In retrospect, the most daring film released in 1968 was not Rosemary’s Baby or Night of the Living Dead or even 2001: A Space Odyssey. The major theatrical release that most bucked the conventions of the year 1968 almost certainly has to be director Franco Zeffirelli’s adaptation of William Shakespeare’s classic tragedy of star-crossed lovers, Romeo and Juliet.
For an adaptation of one of the most familiar plays in the history of stage drama released just a little over a year after Bonnie and Clyde hit theaters, Zeffirelli’s film is almost shockingly straightforward and free from the kinds of gimmicks that the tragedy all but requires to sustain interest today. Perhaps never before had the young audiences for whom the film was targeted been so well primed and pumped for a version that blew all expectations of stodgy costume period pieces out of the water. After all, it had been less than a decade since West Side Story had successfully transformed the tale of young lovers from feuding families into a multiple Oscar winner with singing and dancing across an urban landscape. If ever the time the was ripe for a film version that subverted every tradition the centuries of performances had established, it was the year of the White Album, the assassination of MLK and RFK and Captain Kirk kissing Lt. Uhura.
Instead, audiences was treated to a remarkably faithful rendering of Shakespeare’s play right down to the costumes and setting of Renaissance-era Italy.
Except that for the first time on film the titular teenage lovers were actually played by teenagers with whom those teens making up the target audience could identify much more readily than the 30-something year old actors cast in previous versions. Romeo is first introduced in a manner that was quite consistent with the “flower children” suddenly popping up all over the place while Juliet seems to reflect the very decade of the 1960s by evolving from naïve conservatism into full-on rebellion against the traditions established by her elders. As is the case with way, way too many movies made in the 1960s, much of the details left out of the script is provided through extensive montage sequences, but this cinematic device does not make Romeo and Juliet hopelessly dated like so many other movies stuck in the 60s.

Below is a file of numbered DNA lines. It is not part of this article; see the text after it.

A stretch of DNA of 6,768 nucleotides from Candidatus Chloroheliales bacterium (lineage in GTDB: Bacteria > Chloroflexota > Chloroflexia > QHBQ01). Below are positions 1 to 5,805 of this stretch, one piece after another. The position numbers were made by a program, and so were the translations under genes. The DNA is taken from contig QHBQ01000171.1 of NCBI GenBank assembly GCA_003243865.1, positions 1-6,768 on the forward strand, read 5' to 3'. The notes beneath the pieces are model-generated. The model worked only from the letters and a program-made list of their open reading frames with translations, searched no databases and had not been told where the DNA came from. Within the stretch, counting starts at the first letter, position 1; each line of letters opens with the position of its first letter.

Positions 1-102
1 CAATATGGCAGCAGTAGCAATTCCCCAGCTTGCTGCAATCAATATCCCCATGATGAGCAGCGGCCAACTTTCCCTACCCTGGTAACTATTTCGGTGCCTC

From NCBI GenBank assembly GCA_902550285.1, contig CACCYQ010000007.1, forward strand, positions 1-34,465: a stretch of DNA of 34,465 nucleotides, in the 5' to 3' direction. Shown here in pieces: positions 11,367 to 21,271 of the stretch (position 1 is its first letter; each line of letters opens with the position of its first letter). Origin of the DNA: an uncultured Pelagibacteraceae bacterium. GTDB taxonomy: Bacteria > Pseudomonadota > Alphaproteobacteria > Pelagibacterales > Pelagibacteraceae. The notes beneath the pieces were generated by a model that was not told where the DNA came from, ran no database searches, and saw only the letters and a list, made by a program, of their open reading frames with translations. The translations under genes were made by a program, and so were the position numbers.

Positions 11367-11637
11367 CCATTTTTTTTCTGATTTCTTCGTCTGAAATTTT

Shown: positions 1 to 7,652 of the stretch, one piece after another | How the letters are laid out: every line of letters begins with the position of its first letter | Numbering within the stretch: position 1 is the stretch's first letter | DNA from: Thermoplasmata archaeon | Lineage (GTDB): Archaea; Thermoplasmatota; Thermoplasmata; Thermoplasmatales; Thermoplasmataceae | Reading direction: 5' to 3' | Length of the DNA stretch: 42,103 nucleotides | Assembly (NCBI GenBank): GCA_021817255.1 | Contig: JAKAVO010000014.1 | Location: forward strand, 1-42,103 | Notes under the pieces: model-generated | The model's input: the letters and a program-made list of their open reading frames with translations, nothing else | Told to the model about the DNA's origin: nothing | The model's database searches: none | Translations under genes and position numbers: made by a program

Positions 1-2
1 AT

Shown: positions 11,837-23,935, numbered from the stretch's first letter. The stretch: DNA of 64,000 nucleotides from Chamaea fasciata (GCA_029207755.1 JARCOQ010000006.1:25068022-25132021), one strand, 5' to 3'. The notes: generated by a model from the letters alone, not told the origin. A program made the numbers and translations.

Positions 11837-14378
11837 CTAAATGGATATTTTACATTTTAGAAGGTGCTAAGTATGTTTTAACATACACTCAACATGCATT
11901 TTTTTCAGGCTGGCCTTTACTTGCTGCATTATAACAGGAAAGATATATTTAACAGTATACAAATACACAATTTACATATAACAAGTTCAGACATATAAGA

And then, of course, there is the scene revealing Romeo’s naked backside. What was most revolutionary about this scene actually has less to do with bared buttocks than the context in which those buttocks are bared. It can be argued that the single greatest concession to the spirit of ’68 which the filmmakers made in Romeo and Juliet is the decision to show that free love was hardly a brand new idea. One has to look long and hard to find evidence in Shakespeare’s actual verse proving that Romeo and Juliet were sexually active. One need only realize that Juliet is just as naked as Romeo beneath those sheets on the bed in which they lie when looking for evidence that they have been sexually active in the film.